Chappell v. State, 4054

CourtSupreme Court of Alaska (US)
Citation592 P.2d 1218
Docket NumberNo. 4054,4054
PartiesMargaret CHAPPELL, Appellant, v. STATE of Alaska, Appellee.
Decision Date30 March 1979

Walter Share, Asst. Public Defender, Juneau, Brian Shortell, Public Defender, Anchorage, for appellant.

Larry R. Weeks, Dist. Atty., Avrum M. Gross, Atty. Gen., Juneau, for appellee.




Margaret Chappell appeals her sentence of one year in jail on each of six counts for obtaining, by means of false statements, greater public assistance than that to which she is entitled, a violation of AS 47.25.405. The sentences on five of the counts were suspended for a period of one year. 1

From the facts stated in the probation report which were admitted by Mrs. Chappell, she wrongfully obtained, over a six-year period, $34,241.00 from the Aid to Families with Dependent Children Program; $1,148.76 from the Medical Assistance Program and additionally is believed to have received an overpayment of $9,946.00 under the Food Stamp Program. 2

At the time of sentencing, Mrs. Chappell was forty-four years old. She has had twelve children, eleven of whom are living. Seven of the children, ranging in ages from seventeen to eight, resided with Mrs. Chappell and her husband who has been totally disabled since 1967 when he suffered a massive heart attack. Mrs. Chappell has apparently been an excellent mother. The older children are productive members of the Juneau community, and the younger children are well-liked by their classmates and teachers, according to the probation officer's report.

Mrs. Chappell was aware at the time that she filed applications for public assistance that if she reported the total amount of income from her husband's veteran's and social security benefits, she would have been found ineligible for the State Program of Aid to Families with Dependent Children and Medical Assistance. She told the probationary officer that she could not support her husband and her children on the amount of money she was receiving. The probation officer found that Mrs. Chappell was not remorseful at receiving the illegal funds but she was concerned over being caught and was fearful of public condemnation for her conduct.

The probation officer found it highly unlikely that Mrs. Chappell would ever be able to repay the state but considered that since Mrs. Chappell was the head of a family of seven minor children, incarceration would only add to the further financial burden of the Chappell family and the state. The probation officer's report recommended a five-year suspended sentence, including among its conditions partial repayment to the state and voluntary public service during the five-year period.

Although considering Mrs. Chappell's offense to be "outrageous," the district attorney had no suggested alternative to the probation officer's recommendation.

In imposing the sentence of one year to serve, the district court was apparently influenced by the amount of money fraudulently obtained and its belief that no meaningful restitution could be obtained. Although not discussing in detail the Chaney 3 criteria for sentencing, the judge indicated concern with deterring the defendant and others and reaffirmation of societal norms. He further indicated a belief that remorse was a necessary concomitant of rehabilitation, and that incarceration was required in this case to assure meaningful remorse. The court was also influenced by the belief that funds were used for other items than those necessary for support of the family. 4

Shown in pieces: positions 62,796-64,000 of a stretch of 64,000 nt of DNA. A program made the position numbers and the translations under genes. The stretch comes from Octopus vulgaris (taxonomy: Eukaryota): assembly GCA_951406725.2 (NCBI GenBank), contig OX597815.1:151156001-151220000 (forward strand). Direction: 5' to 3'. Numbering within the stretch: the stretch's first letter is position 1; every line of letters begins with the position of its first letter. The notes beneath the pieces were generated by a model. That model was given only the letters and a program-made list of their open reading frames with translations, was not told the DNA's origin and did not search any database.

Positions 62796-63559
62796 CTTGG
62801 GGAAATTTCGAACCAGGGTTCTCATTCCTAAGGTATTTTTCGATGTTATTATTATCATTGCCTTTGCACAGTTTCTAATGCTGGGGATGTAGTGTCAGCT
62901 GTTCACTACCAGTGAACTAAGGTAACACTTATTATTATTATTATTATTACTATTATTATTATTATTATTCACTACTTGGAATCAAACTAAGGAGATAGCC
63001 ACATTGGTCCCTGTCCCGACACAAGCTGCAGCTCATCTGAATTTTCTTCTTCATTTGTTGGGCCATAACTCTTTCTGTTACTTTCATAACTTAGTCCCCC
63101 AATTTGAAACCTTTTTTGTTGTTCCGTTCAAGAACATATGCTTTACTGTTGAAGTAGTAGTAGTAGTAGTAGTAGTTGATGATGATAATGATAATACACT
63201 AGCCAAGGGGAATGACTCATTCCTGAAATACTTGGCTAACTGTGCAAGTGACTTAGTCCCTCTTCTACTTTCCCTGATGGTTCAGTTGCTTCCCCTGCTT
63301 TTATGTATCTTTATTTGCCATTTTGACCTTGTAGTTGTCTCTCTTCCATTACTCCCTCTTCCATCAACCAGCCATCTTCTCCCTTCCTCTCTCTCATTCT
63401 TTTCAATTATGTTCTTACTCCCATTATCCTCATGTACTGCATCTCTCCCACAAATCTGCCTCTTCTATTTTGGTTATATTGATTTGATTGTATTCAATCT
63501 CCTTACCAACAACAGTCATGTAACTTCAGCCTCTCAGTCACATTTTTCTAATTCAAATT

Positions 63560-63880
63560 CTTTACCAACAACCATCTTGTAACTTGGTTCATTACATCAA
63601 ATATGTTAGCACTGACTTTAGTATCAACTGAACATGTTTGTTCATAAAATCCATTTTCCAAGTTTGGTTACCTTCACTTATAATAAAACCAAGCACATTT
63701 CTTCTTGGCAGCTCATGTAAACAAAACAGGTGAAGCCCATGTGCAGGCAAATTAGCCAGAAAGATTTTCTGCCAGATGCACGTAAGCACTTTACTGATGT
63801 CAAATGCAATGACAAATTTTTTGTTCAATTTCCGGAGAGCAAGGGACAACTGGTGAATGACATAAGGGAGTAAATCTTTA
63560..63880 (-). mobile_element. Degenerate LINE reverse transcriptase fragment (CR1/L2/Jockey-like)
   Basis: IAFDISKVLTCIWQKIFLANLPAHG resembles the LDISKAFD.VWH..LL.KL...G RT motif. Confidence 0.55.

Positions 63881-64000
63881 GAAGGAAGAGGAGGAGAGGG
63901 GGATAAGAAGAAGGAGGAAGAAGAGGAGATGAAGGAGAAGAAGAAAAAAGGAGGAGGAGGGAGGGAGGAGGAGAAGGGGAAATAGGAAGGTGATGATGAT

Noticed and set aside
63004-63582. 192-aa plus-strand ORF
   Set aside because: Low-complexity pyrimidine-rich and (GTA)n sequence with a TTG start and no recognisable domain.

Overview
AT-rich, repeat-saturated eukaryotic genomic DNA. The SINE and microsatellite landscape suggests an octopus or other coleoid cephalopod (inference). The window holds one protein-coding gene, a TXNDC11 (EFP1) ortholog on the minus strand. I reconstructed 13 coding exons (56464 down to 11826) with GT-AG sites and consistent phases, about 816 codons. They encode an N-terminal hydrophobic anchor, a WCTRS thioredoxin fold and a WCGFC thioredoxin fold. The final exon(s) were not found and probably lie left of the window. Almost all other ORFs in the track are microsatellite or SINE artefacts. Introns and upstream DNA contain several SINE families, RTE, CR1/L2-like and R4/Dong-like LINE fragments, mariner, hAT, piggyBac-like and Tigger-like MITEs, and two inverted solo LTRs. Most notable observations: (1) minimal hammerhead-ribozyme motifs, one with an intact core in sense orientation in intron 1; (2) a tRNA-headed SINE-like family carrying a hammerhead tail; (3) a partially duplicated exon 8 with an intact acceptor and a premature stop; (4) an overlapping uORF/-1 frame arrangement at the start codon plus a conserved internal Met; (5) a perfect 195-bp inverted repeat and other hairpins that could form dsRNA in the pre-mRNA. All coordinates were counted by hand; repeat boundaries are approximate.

Mrs. Chappell contends that the district court did not adequately consider the Chaney requirements. In Evans v. State, 574 P.2d 24, 26 (Alaska 1978), we stated:

With reference to the sentence appeal, we hold that a trial judge need only demonstrate consideration of sentencing goals stated in State v. Chaney, 477 P.2d 441 (Alaska 1970). The trial court need not recite the goals of sentencing as long as it is clear that it has considered those goals.

While the sentencing court might well have given a more extensive review of the standards, it was apparent that they were considered and different requirements given varying weights according to the facts of this case.

It is also contended that since the...

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6 cases
  • Andrew v. State, A-201
    • United States
    • Court of Appeals of Alaska
    • January 25, 1985
  • Smith v. State, 5383
    • United States
    • Court of Appeals of Alaska
    • November 30, 1984
    ...... See, e.g., Moore v. State, 597 P.2d 975 (Alaska 1979); Chappell v. State, 592 P.2d 1218, 1221 (Alaska 1979); Fox v. State, 569 P.2d 1335, 1337 (Alaska 1977).         Smith's final argument, that his ......
  • Houston v. State, 5364
    • United States
    • Court of Appeals of Alaska
    • July 30, 1982
    ...sentence.2 State v. Chaney, 477 P.2d 441 (Alaska 1970).3 See also Padie v. State, 594 P.2d 50, 62 n.40 (Alaska 1979); Chappell v. State, 592 P.2d 1218, 1220 (Alaska 1979); Alpiak v. State, 581 P.2d 664, 665 n.2 (Alaska 1978).4 We would prefer that trial judges specifically address each of t......
  • Walls v. State, 4099
    • United States
    • Supreme Court of Alaska (US)
    • August 24, 1979
    ...not excessive, we do no reach the question of whether the combined maximum for the offenses should be utilized. See Chappell v. State, 592 P.2d 1218, 1221 (Alaska 1979); Fox v. State, 569 P.2d 1335, 1337 (Alaska 1977). But see Ferguson v. State, 590 P.2d 43, 45 (Alaska 1979).2 See Donlun v.......
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